In early August, the carcasses of about two dozen sea lions were found off the coast of Tierra del Fuego, Argentina’s southernmost tip. Analysis confirmed that seven of the marine mammals were infected with the highly pathogenic H5 avian influenza virus. Authorities have since reported outbreaks in different provinces of the country. Since cases were detected in wild birds in Colombia in late 2022, the virus has spread rapidly to the southern part of the continent, and scientists are studying the risk of the virus reaching Antarctica.
The Argentine sea lions reported the latest positive case in a statement on Monday, in which authorities warned that “alerts remain in place”. The samples were taken from dead mammals found in the municipalities of Cleromeco and San Blas, in the province of Buenos Aires, and in the municipality of San Antonio Este, in the province of Rionegro. Previously, scientists had detected cases on various beaches and protected areas in the provinces of Tierra del Fuego, Río Negro, Chubut and Buenos Aires.
“This outbreak of sea lions started in Peru, then spread to Chile, and now it has spread to Argentina,” said Pablo Plaza, Ph.D. warned.The virus first affected the species Sophora flavescensCommonly known as the single-haired sea lion, it is a brown carnivore that can weigh up to 350 kg. “There are two hypotheses here,” he explained: “either they got infected because they came into contact with infected birds (which is the most common), or the virus somehow adapted and spread from sea lions to Sea lion.” Sea lion. “
The avian influenza virus H5N1 currently circulating around the world originated from a pathogen first detected in geese raised in China in 1996. It is a highly contagious subtype that is causing unprecedented spread of the disease in birds. Scientists believe the virus traveled from Asia to Africa and Europe – where more than 50 million poultry are slaughtered a year – and from there to North America via Iceland. In October 2022, the virus was first detected in wild birds in Colombia, from where it spread to South America.
He jumped from bird to mammal. “When it gets to the fauna, that’s a problem because you can’t easily deal with wild animals,” Plaza warned. In Peru and Chile, where the situation has been particularly severe, more than 15,000 infected sea lions have died, according to the researchers — and more than 20,000 by other estimates. “In the coming weeks, we will have more evidence of the true extent of the outbreak in Argentina,” Plaza said.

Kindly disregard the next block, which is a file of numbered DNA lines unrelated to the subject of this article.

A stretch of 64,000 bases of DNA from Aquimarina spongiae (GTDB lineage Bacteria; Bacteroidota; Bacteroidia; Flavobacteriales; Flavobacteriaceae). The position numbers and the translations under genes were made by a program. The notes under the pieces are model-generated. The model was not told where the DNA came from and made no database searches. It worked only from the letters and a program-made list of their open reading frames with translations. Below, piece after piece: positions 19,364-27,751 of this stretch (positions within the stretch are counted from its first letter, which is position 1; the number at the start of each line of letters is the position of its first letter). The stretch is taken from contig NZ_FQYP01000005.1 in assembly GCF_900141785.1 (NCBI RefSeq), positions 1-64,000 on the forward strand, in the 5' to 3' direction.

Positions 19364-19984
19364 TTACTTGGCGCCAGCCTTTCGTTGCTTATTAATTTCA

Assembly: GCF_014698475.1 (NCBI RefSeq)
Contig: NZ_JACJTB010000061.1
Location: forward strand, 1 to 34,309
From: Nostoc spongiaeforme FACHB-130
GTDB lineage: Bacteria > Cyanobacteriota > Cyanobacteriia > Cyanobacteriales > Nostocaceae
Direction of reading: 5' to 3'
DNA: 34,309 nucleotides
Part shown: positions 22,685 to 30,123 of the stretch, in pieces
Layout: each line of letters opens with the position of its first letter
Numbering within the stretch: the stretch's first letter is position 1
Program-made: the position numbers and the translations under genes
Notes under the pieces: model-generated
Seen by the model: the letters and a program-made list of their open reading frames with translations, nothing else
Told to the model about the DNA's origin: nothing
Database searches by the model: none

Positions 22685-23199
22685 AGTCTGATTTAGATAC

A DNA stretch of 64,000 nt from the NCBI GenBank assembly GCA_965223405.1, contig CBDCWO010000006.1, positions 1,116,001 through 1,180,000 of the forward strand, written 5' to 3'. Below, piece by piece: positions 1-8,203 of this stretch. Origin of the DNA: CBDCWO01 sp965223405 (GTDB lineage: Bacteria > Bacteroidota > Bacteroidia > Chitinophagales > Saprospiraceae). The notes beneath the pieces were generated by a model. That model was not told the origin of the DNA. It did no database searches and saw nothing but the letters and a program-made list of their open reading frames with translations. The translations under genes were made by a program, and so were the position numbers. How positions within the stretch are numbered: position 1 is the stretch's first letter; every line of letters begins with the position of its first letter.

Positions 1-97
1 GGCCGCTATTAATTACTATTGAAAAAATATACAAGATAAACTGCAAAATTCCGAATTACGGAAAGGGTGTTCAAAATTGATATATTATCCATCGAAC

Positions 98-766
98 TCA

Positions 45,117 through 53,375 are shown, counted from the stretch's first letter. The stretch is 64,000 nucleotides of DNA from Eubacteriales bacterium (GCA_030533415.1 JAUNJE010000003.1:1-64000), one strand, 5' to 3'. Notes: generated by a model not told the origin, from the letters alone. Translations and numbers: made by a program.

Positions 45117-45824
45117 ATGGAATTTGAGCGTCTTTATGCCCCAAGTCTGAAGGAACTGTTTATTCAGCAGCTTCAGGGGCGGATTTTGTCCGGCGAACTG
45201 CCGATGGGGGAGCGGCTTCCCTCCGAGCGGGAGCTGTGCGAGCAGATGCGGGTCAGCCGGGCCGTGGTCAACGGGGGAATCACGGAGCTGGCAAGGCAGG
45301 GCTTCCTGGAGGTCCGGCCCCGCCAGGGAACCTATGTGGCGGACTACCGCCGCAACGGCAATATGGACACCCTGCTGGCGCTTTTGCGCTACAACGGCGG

In June, cases of H5 avian influenza were detected in sea lions in the southernmost tip of Puerto Williams, Chile. An August 23 report by OFFLU, a global network of animal influenza experts, said there was “a significant risk” that transmission “will continue south and reach Antarctica and its offshore islands,” where the virus remains . does not exist. “This risk is likely to increase in the coming months due to spring migration of wild birds,” the survey wrote, warning that the virus’ “negative impact” on the ecosystem “could be substantial.”
“The whole world is on alert for this virus,” said Plaza, who was part of a team of Peruvian and Argentinian scientists who warned in January that the arrival of the bird flu virus on the African continent threatened South America’s protected birds. Following the mass die-off of sea lions earlier this year, the team published the first draft study showing that the pathogen may have mutated to allow transmission between mammals. “This is another step forward in terms of risk to humans,” Plaza said, clarifying that the risk of the virus spreading from person to person is currently “very low.”
In January, the Pan American Health Organization (PAHO) issued an alert that it had detected an “unusual” outbreak of bird flu in the Americas and confirmed the first human infection in the region. Analysis of the first case, which occurred in Ecuador, has revealed a worrying lack of control and surveillance. According to the organization, as of the first week of July 2023, 16 countries had registered animal cases, and two countries, Ecuador and Chile, had confirmed human infections. Since 2003, the virus has infected humans nearly 900 times, killing more than half.
To mitigate transmission, Argentine authorities recommend not handling dead animals or animals with suspicious symptoms, and avoiding direct contact with these animals or contact with pets. In addition, they are asking for notifications of any circumstances where animals are suspected to be potentially infected with the virus. Authorities buried the carcasses of animals infected or suspected to have died from the virus to prevent contamination or transmission to other animals or people.
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